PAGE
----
Welcome to the new and improved version of my biweekly newsletter.
I‘m very excited to introduce our latest project, a family travel website called Away is Home. We’re planning to spend the next year traveling around the country, and we want you to join us! Please sign up for Away is Home’s RSS feed, follow Away is Home on Twitter or on Foursquare and “like” the Away is Home page on Facebook. You’ll have a front-row seat to the adventure.
In this week’s issue, check out my Washington Post column with the ending everyone hates. Also, did Alaska Airlines overcompensate this passenger? And find out how the debt crisis could improve customer service.
Please visit our underwriter, Florida Vacation Auction, where you can save up to 80 percent off retail on resorts, hotels and attractions in the auction and 20 to 30 percent via Buy Direct. No cost to use unless you win or buy. Register using promo code “ChrisElliott 2011″ to get a $25 credit towards a winning auction. Details here.
Should we avoid screening — or embrace it?
Full-body scan or pat-down? It’s a choice that hundreds of thousands of air travelers will make for the first time this summer.
Is this too much compensation? “This was some of worst service I’ve received in years”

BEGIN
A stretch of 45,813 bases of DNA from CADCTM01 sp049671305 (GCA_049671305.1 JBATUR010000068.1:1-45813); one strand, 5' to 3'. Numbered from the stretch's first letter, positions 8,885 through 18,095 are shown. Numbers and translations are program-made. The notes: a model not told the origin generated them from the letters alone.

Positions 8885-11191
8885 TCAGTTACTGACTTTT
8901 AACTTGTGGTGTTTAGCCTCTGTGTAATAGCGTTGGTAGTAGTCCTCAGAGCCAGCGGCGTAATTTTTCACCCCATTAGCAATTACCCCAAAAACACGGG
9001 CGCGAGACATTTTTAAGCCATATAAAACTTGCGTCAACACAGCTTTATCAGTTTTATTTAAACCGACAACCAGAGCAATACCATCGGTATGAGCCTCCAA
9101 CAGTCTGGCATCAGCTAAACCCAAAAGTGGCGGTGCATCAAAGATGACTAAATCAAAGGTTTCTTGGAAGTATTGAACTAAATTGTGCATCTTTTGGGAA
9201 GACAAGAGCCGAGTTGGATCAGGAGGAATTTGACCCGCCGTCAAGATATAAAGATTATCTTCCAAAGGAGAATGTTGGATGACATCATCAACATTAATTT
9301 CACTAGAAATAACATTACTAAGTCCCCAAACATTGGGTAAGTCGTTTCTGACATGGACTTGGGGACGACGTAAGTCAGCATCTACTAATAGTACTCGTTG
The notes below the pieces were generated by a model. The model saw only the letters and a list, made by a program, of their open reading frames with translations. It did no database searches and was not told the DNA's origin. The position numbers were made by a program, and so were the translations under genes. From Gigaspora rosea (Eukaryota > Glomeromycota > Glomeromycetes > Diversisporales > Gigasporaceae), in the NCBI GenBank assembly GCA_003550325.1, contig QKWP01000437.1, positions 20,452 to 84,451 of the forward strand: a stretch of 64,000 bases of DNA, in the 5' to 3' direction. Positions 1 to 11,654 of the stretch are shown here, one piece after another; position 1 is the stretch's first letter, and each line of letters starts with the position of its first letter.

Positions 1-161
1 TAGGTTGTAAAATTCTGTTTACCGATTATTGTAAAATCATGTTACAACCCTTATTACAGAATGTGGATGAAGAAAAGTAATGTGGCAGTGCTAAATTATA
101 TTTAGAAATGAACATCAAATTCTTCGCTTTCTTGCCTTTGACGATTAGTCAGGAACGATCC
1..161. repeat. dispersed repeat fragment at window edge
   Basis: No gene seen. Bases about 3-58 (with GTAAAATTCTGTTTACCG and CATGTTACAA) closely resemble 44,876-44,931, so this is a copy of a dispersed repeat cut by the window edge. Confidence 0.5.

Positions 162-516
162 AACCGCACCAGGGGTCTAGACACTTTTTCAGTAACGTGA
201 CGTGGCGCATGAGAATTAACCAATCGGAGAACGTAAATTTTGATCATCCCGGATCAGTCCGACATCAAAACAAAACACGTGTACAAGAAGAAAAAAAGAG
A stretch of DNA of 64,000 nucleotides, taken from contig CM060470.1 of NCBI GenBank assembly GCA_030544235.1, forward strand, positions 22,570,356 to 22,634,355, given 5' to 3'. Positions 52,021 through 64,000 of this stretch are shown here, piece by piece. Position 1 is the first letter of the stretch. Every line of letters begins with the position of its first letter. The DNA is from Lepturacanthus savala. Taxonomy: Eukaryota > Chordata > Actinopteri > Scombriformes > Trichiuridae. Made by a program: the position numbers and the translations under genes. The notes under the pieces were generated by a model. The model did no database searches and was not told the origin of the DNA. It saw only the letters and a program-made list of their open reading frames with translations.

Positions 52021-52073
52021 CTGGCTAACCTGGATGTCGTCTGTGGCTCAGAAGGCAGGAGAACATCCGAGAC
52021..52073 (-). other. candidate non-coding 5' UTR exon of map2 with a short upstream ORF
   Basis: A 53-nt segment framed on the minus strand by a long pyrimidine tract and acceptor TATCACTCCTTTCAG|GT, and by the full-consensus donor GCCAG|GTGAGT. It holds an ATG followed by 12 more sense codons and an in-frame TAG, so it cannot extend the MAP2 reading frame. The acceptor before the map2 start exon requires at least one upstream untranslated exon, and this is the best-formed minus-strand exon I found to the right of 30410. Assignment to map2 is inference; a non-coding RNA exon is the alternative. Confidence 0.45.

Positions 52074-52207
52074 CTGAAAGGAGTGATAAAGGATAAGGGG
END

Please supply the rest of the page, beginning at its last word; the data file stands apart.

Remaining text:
Nathan Segal was certain his Alaska Airlines flight from San Jose del Cabo to Victoria, B.C., Canada, didn’t make a stop. He’d double-checked the itinerary when he booked it. The email said it was a “direct” flight.
Can this trip be saved? I paid for the ticket — where’s my credit?
One of the things travelers love about an airline like Southwest is that it goes against the grain. When other airlines charge baggage fees, it doesn’t. When they impose change fees, it doesn’t. When they have assigned seats, Southwest refuses.
Introducing the adventure of a lifetime: Away is Home
We’re about to go on an adventure of a lifetime, and we want you to join us.
Customer service posts
Simple Ways to Make Customers Happier
All those Facebook and Twitter pages and call centers are useless if you don’t take these simple actions.
3 New, Annoying Ways to Ignore Customer Complaints
When Netflix instituted its price hike, it set up a creative, and very irritating, strategy to deflect customer complaints. Let’s hope it doesn’t catch on.
Why the Debt Crisis Could Improve Customer Service
A government default would wreak havoc on the economy, but past experience suggests it could have the silver lining of improving service.
The other Chris Elliott. I’ve rebooted my Tumblr blog. It’s now called The other Chris Elliott. Please stop by and follow me.
See you online! If you’re not following me on Facebook or Twitter, then you’re only catching half the conversation. Join me for a lively discussion about travel, customer service and anything else you might find interesting.
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